Sydney de Kantzow

From Wikipedia, the free encyclopedia
Jump to: navigation, search

Sydney de Kantzow BS (1914–1957) was the Australian co-founder of Cathay Pacific Airways along with American Roy Farrell.

De Kantzow was born in Sydney, Australia and served during World War II as a pilot for the Royal Australian Air Force. Both de Kantzow and Farrell were ex-air force pilots who had flown The Hump, a route over the Himalayan Mountains. Each man put up HK$1 to register the airline. Although initially based in Shanghai, the two men moved to Hong Kong to found Cathay Pacific Airways. They named it "Cathay" because that was the medieval name given to China derived from "Khitan", and "Pacific" because Farrell speculated that they would one day fly across the Pacific. The Chinese name for the company comes from a Chinese idiom meaning "Grand and Peaceful State".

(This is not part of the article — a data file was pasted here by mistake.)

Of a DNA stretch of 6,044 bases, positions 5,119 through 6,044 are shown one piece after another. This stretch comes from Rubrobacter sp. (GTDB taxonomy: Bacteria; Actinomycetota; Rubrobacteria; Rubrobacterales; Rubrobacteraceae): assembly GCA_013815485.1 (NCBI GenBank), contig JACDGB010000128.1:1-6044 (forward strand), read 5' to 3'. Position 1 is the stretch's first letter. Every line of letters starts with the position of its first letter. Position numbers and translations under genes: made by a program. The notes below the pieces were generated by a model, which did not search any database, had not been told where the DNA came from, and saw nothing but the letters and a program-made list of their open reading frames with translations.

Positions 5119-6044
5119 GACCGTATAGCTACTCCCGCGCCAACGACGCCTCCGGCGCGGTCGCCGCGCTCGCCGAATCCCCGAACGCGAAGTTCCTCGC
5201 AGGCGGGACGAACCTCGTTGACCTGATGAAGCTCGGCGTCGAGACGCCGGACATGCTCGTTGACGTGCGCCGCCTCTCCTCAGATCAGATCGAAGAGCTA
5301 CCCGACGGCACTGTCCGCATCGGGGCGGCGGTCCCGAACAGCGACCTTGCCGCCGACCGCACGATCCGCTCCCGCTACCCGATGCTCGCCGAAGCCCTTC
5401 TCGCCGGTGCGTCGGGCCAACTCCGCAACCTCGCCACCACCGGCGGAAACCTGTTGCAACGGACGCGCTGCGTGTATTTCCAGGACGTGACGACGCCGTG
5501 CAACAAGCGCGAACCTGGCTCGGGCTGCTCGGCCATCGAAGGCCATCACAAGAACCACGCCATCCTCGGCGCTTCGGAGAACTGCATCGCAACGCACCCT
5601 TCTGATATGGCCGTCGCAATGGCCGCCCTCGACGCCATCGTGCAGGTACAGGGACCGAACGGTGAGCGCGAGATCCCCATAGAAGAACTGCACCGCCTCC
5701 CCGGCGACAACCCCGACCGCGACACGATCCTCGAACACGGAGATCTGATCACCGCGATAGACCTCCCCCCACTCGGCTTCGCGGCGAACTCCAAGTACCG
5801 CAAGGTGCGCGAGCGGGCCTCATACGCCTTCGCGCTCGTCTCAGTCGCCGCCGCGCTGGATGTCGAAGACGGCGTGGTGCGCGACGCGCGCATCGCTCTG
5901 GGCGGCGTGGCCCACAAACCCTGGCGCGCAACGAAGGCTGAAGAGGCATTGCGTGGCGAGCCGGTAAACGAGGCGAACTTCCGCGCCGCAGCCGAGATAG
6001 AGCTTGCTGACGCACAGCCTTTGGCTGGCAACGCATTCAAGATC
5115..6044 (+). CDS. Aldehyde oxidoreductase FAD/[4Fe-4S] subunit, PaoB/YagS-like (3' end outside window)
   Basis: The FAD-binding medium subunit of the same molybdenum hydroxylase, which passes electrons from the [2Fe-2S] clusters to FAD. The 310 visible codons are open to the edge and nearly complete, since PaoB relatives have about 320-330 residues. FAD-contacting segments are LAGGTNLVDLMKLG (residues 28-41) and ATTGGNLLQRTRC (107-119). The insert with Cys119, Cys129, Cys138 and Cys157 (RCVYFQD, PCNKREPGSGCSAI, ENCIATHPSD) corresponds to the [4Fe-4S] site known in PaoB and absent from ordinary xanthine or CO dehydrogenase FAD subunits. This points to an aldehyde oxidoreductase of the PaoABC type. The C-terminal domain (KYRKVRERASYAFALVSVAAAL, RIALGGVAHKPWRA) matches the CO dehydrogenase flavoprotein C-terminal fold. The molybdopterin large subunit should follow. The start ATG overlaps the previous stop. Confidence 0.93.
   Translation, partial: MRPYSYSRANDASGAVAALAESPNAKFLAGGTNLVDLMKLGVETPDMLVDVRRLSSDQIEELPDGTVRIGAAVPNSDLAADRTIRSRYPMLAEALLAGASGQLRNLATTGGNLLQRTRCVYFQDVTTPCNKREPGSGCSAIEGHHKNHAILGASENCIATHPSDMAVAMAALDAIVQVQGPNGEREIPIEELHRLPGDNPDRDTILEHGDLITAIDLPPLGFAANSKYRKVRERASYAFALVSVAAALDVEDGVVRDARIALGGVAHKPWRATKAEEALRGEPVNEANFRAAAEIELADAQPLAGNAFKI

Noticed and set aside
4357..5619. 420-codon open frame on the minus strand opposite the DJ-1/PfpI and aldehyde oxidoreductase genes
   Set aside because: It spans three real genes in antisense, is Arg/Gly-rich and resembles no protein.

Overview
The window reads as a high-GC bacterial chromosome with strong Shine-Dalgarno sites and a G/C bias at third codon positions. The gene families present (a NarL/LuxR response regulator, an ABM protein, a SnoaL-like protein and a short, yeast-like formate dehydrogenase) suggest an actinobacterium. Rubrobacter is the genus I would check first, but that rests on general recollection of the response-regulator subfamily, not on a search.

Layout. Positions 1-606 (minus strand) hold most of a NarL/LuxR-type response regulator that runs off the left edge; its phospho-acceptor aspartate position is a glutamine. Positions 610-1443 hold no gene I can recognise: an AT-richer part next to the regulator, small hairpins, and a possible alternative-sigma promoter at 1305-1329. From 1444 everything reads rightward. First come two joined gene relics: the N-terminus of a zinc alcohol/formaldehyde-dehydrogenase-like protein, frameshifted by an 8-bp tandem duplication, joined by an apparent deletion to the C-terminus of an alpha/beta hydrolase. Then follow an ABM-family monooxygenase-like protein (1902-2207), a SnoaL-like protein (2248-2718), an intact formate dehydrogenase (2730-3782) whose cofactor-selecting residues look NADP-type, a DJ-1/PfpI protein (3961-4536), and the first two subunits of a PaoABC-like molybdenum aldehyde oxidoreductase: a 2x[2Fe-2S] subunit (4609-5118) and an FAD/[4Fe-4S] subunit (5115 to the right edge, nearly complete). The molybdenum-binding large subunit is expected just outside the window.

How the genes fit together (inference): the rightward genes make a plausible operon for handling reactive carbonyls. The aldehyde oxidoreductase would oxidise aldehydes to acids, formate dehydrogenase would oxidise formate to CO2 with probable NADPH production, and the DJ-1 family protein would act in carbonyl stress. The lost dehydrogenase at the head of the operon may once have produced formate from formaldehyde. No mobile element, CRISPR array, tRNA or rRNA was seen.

de Kantzow served as a chief pilot with the China National Aviation Corporation from 1940 to 1945 in Hong Kong (1940-1942) and Burma (1942-1945).[1] He was awarded the Order of the Flying Cloud for his services with CNAC and the Burma Star for his services in respect to the relief aid program.[1]

de Kantzow sold his stake in Cathay Pacific in 1951[2] and died in 1957, left behind his wife Angela Mary (1924-2005) and son Peter.[1]

His son Peter is a director and co-founder of Waterfront Air Limited of Hong Kong.

References[edit]